Can all your type who are so about "leaders" and "followers" not just let it go, and hire employees to run government? Does the fact that I don't even need a President to be my "leader" and if I see them as my employee doing administrative work just
anger you?

What is "your kind?"

LarryHart said...

Marino:

In Italian we have a saying about people being "tired to be alive and well".


That sounds like Kurt Vonnegut's notion that people who think of their lives as stories weary of "living in an epilogue".

Zepp Jamieson said...

Treebeard: " ...revolutionaries don't tend to think long term. ...In places like France, where the Revolution is in its last days and the streets of Paris are becoming war-zones, it may only take a few decades."

I guess arithmetic isn't your strong suit. 1789 to 2017 would be two hundred and twenty eight years. That's a lot longer than any fascist regime the west ever had.

Zepp Jamieson said...

One question I have for the Putniks is how Putin came to be worth an estimated $2 billion (and that's the lowest estimate) in a job that only pays $100,000 a year. I realize "no fortune was ever amassed honestly" but that seems a bit extreme, you know?

David Brin said...

Had fun today, assaulted from both right and left. Makes me... contrary.

Well well, Treebeard says something about himself! And for once boosts his cred (or at least asserts to do so.)

Still, the Soros thing is hysterical! Soros has 1/20th the “media empire” of Murdoch. Have you any evidence for the SOros oligarchy? None but wild—ass assertions by media who know this: that average joes suspect the oligarchic putsch. So the Fox-zoids need a LEFTY oligarch to point at!

Are you remotely logical, falling for that? Billionaires of the left give a lot of philanthropy, they dupport raising taxes on THEMSELVES! They are the ones who actually invest in new enterprise, instead of inflating asset bubbles and armtwisting favors from the govt. (Today, Trump ended any requirement that US Coal barons pay us for coal taken from public lands. Oh be proud!)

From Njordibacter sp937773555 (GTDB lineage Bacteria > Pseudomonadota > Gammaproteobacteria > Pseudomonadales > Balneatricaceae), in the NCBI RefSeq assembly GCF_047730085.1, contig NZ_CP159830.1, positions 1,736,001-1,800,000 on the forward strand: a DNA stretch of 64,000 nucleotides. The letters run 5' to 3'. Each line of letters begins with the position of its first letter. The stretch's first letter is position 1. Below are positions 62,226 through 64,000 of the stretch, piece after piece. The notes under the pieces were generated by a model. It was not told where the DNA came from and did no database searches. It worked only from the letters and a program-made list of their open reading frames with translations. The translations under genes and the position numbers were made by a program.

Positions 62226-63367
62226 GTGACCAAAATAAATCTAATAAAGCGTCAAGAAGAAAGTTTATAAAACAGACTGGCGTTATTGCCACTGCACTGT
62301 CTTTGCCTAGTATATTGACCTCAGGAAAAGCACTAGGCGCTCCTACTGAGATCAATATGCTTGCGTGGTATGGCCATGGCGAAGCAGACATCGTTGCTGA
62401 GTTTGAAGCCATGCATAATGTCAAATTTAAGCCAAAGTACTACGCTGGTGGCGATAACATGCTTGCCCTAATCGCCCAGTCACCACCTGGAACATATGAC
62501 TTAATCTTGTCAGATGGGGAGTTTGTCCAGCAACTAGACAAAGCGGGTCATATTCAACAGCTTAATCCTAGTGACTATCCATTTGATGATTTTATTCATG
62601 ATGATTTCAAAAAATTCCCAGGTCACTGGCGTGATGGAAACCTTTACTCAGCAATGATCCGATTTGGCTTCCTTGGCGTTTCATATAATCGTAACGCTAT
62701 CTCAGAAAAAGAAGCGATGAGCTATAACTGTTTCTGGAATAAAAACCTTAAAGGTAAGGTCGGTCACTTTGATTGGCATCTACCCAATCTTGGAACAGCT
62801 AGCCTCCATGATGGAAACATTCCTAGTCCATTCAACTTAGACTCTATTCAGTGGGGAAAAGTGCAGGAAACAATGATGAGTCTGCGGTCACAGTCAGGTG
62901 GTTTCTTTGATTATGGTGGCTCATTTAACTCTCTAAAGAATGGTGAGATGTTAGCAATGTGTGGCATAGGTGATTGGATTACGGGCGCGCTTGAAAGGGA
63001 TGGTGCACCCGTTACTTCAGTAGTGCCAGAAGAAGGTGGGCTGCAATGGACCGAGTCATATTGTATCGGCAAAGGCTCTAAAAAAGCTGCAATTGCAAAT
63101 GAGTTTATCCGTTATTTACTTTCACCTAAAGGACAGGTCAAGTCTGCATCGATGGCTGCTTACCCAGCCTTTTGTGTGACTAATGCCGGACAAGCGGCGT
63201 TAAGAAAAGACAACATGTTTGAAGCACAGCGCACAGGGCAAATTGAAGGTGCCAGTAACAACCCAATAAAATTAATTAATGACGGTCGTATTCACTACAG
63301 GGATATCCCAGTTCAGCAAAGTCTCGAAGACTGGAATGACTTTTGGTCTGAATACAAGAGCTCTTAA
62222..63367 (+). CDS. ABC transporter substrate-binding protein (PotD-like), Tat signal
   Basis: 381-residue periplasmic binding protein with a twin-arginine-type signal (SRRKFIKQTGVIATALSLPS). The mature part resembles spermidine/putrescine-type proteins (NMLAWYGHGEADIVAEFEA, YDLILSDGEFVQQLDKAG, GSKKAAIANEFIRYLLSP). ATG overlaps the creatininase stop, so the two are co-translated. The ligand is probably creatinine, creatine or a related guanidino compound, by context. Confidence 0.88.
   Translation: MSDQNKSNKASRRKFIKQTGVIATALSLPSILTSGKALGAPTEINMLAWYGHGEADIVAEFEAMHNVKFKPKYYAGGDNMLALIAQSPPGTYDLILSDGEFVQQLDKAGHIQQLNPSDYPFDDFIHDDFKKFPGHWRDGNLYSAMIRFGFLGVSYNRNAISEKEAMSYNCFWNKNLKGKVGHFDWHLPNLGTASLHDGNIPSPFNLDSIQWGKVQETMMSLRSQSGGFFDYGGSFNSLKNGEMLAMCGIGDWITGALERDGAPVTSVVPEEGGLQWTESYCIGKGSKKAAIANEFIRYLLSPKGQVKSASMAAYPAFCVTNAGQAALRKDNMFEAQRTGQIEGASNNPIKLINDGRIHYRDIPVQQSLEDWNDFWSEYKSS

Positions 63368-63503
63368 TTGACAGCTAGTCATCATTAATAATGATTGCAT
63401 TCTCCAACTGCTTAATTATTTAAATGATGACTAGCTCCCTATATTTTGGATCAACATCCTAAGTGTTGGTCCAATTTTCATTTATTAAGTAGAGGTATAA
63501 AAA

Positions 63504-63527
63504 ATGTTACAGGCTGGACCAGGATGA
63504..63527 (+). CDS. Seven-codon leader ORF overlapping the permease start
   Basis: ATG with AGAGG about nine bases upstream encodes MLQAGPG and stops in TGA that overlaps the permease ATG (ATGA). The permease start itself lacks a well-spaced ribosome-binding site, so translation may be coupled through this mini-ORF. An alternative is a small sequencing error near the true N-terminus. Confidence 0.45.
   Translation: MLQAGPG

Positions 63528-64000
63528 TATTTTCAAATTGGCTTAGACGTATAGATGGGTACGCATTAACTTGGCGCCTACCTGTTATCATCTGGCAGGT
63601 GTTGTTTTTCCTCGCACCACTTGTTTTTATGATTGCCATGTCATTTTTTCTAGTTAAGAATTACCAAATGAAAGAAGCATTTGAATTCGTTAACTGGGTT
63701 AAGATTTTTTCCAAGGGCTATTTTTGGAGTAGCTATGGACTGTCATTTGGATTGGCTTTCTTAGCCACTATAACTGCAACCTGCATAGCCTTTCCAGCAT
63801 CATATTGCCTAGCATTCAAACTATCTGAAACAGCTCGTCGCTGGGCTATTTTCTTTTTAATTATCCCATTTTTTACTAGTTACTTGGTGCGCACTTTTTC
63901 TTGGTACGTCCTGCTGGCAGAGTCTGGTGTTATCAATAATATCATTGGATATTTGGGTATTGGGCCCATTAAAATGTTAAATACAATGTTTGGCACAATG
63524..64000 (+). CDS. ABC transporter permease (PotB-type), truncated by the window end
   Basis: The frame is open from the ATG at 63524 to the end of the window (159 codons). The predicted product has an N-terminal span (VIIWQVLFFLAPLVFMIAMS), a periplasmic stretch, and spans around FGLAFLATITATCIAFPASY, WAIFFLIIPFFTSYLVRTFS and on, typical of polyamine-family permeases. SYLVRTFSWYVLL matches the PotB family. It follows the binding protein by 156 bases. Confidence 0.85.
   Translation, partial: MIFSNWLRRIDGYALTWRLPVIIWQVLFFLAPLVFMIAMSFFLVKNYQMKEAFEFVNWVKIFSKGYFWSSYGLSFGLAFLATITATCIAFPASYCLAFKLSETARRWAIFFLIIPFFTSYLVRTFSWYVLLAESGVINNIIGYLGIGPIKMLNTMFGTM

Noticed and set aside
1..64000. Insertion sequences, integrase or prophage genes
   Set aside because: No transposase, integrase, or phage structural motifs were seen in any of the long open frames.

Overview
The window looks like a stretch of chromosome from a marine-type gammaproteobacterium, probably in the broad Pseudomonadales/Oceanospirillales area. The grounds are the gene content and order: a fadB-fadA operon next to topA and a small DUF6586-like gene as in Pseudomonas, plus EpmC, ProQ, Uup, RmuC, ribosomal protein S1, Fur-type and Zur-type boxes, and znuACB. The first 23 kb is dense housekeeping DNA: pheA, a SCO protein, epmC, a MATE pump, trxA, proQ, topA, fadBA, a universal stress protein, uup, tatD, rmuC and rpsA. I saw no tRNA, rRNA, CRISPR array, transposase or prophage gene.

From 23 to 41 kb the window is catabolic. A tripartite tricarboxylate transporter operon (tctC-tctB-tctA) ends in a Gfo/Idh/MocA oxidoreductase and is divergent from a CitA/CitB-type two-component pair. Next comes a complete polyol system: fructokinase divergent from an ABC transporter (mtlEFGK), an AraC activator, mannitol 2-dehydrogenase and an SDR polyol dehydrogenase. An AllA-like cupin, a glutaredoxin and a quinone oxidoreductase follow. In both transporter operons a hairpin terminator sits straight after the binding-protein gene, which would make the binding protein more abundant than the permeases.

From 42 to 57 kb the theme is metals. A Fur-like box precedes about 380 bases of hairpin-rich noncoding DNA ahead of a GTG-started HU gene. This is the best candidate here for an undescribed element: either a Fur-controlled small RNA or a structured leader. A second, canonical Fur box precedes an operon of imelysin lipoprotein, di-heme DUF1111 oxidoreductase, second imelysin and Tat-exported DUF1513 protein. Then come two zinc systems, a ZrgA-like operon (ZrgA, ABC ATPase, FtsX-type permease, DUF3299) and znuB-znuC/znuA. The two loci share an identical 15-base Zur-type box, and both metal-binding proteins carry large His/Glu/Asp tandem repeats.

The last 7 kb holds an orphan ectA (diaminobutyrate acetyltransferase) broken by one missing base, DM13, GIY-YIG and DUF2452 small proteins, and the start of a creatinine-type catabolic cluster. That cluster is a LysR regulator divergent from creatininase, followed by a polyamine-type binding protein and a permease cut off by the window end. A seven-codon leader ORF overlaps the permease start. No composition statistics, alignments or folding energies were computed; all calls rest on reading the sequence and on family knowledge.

Oh, I admit, Soros IS credited by the RIGHT with “toppling 8 foreign governments!”

So, wanna name them, ent? Your nostalgia for communist regimes is stunning hypocrisy.

The rest is strangely endearing because the fellow is actually revealing something about the roots of his passion! What is that homeland, sir? So that I can zero in?

What you neglect, in your passionate plea for the right to be a close-minded, insulated, nativist bigot… is that the most successful nations and commonwealths have been those who rose above that bullshit. Success by any measure. By every measure.

One trait is paramount in Red America. Un-manly fear. That is what causes close in horizons of inclusion. (See:
See http://davidbrin.blogspot.com/2006/06/altruistic-horizons-our-tribal-natures.html

Who screeches about “terrorism!” Blue citizens, who are in the crosshairs? Or redders who are perfectly safe in their farms and suburbs? No. The underlying feature, Treebeard, is fear. Your horizons are close in… and you hallucinate that Trump and Putin are “strong” .. because you are shivering in fear.